Stores abound of our Chief Justice citing the need for a better judicial retirement, better facilities, better support, better computers,  and all with the goal of better service, better justice, and better judges at a time when many tax payers are worrying about jobs, health insurance, food on the table, and a roof over their heads.

Asking for more cents is not going to make sense to some.

If our judges and justices were appointed, they would not even be close to having to seek money for political office, and there would be no need for a sitting Supreme Court justice to need to give an explanation on a distinction between asking for money versus asking for help raising money which may satisfy few voters, few citizens, and few lawyers.  As stated in the story below:

But Scott said he wasn’t asking anyone at the Conn law office for money — he simply wanted their help raising money, and that’s an important distinction.

Here is an extract of the Oct. 12, 2013 story by Lexington Herald Leader writer, John Cheves and available on-line (for the moment) at www.Kentucky.com.

By John Cheves — jcheves@herald-leader.com

In early 2012, Kentucky Supreme Court Justice Will T. Scott repeatedly drove to the Floyd County office of disability benefits lawyer Eric C. Conn, which is a chain of interconnected trailers along U.S. 23, fronted by a one-ton, 19-foot-tall statue of Abraham Lincoln.

Scott, who represents Eastern Kentucky on the high court, was on his way to raising $332,390 for a bruising re-election battle that fall. Conn was a multi-millionaire facing at least two federal investigations and a fraud lawsuit for allegedly rigging medical records and steering hundreds of his check-seeking clients to a judge who improperly approved their claims. A U.S. Senate committee spent five hours last week criticizing Conn’s law practice at a nationally televised hearing.

The men thought they could be useful to each other.

Scott put Conn on his campaign committee and talked with him and two other lawyers in Conn’s firm about money that they could raise for him, according to Scott himself and one of the other lawyers, David Hicks, who later spoke with investigators for the state attorney general’s office.

In an interview last week, Scott said Conn initially approached him, not vice versa.

“They kept calling me and asking me, ‘Please come by, we’d love to see you, we want to support you,'” Scott said. “I cannot turn my back on the people of Kentucky when I’m running for election.”

After that conversation, Conn gave Scott’s campaign $1,000, the maximum allowed by state law. So did one of Conn’s lawyers, John Earl Hunt.

Then Conn tried to funnel $10,000 more to the campaign through $1,000 money orders under the names of 10 of his office employees. Conn got the money from a safe-deposit box at a Prestonsburg bank where he kept about $250,000 in cash, one of his employees, who accompanied him, told investigators.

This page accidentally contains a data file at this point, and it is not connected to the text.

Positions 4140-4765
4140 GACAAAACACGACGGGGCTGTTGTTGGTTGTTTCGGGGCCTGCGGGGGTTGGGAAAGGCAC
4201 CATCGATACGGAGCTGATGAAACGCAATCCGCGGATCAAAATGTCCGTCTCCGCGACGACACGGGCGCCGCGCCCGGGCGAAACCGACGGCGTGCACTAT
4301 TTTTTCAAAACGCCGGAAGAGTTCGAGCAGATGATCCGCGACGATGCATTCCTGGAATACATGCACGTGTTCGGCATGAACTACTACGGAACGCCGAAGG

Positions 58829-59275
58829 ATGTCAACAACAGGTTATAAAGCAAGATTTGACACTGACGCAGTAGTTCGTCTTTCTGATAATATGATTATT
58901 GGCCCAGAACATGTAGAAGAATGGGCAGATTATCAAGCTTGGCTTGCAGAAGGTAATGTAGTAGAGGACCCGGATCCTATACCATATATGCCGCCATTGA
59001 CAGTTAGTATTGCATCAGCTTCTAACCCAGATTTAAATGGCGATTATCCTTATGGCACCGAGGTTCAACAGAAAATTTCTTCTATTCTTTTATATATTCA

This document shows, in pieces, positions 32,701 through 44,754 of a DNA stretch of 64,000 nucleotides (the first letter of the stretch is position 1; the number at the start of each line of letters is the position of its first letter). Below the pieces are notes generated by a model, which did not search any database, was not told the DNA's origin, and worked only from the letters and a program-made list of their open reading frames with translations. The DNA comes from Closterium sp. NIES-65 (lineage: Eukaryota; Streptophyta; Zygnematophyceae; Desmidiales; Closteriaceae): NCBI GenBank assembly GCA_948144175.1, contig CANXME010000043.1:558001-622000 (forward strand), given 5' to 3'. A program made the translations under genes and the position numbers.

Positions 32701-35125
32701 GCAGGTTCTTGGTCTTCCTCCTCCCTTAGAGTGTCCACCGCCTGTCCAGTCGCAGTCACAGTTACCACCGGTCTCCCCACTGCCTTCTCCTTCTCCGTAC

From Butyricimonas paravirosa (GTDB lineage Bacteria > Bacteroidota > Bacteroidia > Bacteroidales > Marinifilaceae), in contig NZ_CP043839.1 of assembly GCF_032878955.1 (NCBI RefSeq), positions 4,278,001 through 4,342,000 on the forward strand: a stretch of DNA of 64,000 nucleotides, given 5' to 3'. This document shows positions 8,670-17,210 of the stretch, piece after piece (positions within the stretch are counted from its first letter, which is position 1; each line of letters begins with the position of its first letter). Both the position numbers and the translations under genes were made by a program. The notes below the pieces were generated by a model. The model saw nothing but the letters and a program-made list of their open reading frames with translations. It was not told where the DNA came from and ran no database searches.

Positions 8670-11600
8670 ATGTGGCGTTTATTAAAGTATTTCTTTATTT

The payments were coordinated by Kia Hampton, Miss Kentucky USA 2011, Hampton told investigators. Conn had hired Hampton for $70,000 a year as his public relations director and leader of his “Conn Girls,” attractive young women who starred in his television commercials and public events.

“Mr. Will T. Scott, let me first say that (it) is an honor to be able to participate in your campaign,” Hampton emailed Scott on Jan. 6, 2012. “Us at the Eric C. Conn law firm are very excited. Looking forward to meeting you next week!”

“Thanks, Kia. I’m just Will T.,” Scott replied. “When I get over my sickness, tell Eric and John and all I’ll stop by for a chat. I’d be embarrassed to get around them with my cough now.”

Hampton told investigators that Scott came to Conn’s office and gave her a batch of campaign envelopes to be used for donations. (Hampton added that she didn’t know who Scott was, but she was instructed to help him.) Scott confirmed last week that he dropped off his campaign envelopes. They were pre-addressed to “Scott for Supreme Court” at the same post office box he lists as his Pikeville address on the court’s website.

The Kentucky Code of Judicial Conduct, approved by the Supreme Court, prohibits judges and judicial candidates from soliciting campaign funds in person. The court has argued that, more than most politicians, judges are in a unique position to pressure people who might appear before them — especially lawyers. Judges and judicial candidates must appoint committees to request money on their behalf, keeping an arm’s length between them and potential donors.

But Scott said he wasn’t asking anyone at the Conn law office for money — he simply wanted their help raising money, and that’s an important distinction.

“I don’t go up and ask people for money, and I don’t take money from people,” Scott said.

Scott soon returned the donations to the Conn office employees at their individual homes. He explained in his signed letters that he could not accept money orders, only personal checks, and he invited them to attend an upcoming Pikeville campaign reception that would raise $53,425 for him.

Read more here: http://www.kentucky.com/2013/10/12/2873910/state-supreme-court-justice-says.html#storylink=cpy